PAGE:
Last Orders is an affecting movie about death, friendship and booze starring a first rate cast of British actors. Jack Dodds (Michael Caine) was a regular guy, so why the strange last order to have his ashes thrown off the pier at Margate? And why did his wife Amy (Helen Mirren) refuse to do it? As their Mercedes speeds towards the sea, an emotional mystery unfolds, where the men try to understand Jack\'s death by reliving their life through him... the war, the children, the good times and the bad. The journey becomes a pub crawl full of drink-ups and punch-ups and the men discover that through it all, it\'s your friends who break your heart and your friends who mend it.
 

4.5
I can\'t imagine that anyone won\'t be profoundly moved by this film...

Three old men meet in an East London pub and drink a toast to their mate, Jack, Michael Caine, who\'s recent death they are mourning. The three are Ray, Bob Hoskins, a racetrack gambler; Vic, Tom Courtenay, an undertaker; and Lenny, David Hemmings, an ex- boxer turned fruit stall operator. They\'re soon joined by Jack\'s son, Vince, Ray Winstone, a used car dealer. The four set off by car for the coastal town of Margate to fulfil Jack\'s last request, to scatter his ashes off the pier into the sea, Jack and his wife, Amy, Helen Mirren, had spent their honeymoon in Margate years ago.During the journey, flashbacks explore the lives of these apparently ordinary people.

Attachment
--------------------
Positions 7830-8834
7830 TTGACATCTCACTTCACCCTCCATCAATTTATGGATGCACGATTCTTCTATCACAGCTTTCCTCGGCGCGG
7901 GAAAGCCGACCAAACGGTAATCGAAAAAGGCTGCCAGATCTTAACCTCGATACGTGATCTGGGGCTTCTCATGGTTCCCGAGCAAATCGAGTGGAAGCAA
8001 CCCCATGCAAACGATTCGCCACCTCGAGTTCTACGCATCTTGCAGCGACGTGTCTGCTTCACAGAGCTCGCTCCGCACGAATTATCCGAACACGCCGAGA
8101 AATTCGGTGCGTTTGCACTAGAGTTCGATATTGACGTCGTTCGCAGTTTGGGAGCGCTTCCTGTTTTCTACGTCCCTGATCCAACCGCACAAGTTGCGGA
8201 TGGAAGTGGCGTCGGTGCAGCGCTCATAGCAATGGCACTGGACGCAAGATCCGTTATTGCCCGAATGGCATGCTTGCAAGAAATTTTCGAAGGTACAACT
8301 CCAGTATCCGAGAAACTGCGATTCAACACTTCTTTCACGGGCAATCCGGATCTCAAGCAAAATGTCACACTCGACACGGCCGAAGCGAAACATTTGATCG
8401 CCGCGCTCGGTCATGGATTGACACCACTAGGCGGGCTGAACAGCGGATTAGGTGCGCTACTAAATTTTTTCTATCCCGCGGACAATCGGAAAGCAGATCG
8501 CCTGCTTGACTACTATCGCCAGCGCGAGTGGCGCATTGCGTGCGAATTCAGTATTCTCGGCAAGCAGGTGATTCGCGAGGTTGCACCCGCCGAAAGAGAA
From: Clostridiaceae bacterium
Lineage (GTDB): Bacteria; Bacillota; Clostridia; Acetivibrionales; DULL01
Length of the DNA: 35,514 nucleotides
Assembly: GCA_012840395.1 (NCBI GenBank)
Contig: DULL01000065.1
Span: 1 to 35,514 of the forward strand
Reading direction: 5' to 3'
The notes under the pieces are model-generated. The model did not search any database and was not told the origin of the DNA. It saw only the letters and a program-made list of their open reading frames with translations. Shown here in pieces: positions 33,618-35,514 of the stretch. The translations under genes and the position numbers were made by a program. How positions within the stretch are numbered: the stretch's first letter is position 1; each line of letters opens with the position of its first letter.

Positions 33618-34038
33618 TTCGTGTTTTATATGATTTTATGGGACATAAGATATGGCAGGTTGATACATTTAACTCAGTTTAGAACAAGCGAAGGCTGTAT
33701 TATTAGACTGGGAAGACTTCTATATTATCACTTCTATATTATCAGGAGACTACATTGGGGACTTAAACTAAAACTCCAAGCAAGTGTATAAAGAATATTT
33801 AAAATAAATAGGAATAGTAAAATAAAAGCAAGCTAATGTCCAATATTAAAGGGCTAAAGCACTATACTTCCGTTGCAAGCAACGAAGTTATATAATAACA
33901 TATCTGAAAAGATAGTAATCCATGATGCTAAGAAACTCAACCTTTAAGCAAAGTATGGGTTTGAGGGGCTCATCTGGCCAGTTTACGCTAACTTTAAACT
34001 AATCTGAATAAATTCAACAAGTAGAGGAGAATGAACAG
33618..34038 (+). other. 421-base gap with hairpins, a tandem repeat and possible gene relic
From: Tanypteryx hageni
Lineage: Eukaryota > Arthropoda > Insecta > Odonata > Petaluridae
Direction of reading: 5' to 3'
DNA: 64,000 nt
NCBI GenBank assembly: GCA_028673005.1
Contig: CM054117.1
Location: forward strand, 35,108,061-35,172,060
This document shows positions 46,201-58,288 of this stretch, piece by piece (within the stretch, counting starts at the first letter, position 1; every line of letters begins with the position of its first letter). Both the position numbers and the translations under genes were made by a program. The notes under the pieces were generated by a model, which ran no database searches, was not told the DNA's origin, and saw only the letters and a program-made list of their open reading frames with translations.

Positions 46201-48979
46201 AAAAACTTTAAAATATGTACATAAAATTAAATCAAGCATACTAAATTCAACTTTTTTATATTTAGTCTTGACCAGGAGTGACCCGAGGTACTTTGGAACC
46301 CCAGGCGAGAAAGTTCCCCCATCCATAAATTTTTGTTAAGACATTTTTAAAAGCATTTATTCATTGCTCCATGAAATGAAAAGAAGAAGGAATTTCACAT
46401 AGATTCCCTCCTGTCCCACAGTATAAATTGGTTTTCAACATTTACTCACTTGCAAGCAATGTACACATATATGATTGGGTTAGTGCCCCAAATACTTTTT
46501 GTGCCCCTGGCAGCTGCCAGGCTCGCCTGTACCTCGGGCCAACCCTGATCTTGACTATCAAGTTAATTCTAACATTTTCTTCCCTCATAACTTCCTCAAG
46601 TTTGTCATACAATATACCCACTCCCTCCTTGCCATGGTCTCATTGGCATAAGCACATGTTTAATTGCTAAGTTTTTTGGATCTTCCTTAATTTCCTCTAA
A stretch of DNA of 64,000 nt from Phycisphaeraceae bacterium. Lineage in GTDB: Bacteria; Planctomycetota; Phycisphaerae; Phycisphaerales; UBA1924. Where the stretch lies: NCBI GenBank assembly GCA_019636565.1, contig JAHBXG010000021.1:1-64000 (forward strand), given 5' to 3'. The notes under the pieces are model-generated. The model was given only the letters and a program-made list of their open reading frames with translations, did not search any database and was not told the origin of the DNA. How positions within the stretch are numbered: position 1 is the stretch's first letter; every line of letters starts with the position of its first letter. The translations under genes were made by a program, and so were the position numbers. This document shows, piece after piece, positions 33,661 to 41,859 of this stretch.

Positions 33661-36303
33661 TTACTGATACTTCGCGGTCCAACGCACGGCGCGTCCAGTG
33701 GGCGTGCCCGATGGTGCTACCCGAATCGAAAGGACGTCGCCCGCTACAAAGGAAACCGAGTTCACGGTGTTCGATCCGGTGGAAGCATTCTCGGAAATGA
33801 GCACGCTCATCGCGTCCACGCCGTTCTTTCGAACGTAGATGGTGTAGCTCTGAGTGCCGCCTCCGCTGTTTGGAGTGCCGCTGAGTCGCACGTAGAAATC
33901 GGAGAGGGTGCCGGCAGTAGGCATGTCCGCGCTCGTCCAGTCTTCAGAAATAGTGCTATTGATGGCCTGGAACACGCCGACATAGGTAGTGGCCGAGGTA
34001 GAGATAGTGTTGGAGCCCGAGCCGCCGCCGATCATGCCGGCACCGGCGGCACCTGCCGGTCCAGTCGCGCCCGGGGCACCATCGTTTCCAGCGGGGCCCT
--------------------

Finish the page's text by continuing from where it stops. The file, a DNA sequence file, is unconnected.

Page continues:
Fred Schepisi\'s adaptation of Graham Swift\'s Booker prizewinning novel is one of his finest achievements, a beautifully realised contemplation on a life, memories of things past and how they still linger on into the present. The loves and disappointments of these East Londoners are sensitively told, with superbly cast young actors playing the younger versions of these ageing friends. The casting is very skilful, J.J. Feild is eerily convincing as the young Michael Caine, and David Hemmings\' son, Nolan, plays Lenny as a young man.

The performances are flawless, Michael Caine is given one of his finest roles, Helen Mirren is quite beautiful, and Ray Winstone continues to impress, they\'re all superb. I can\'t imagine that anyone won\'t be profoundly moved by this film, which has one of the most beautiful conclusions I\'ve seen in quite a while, it may be about ordinary lives and ordinary people, but it\'s an extraordinary film.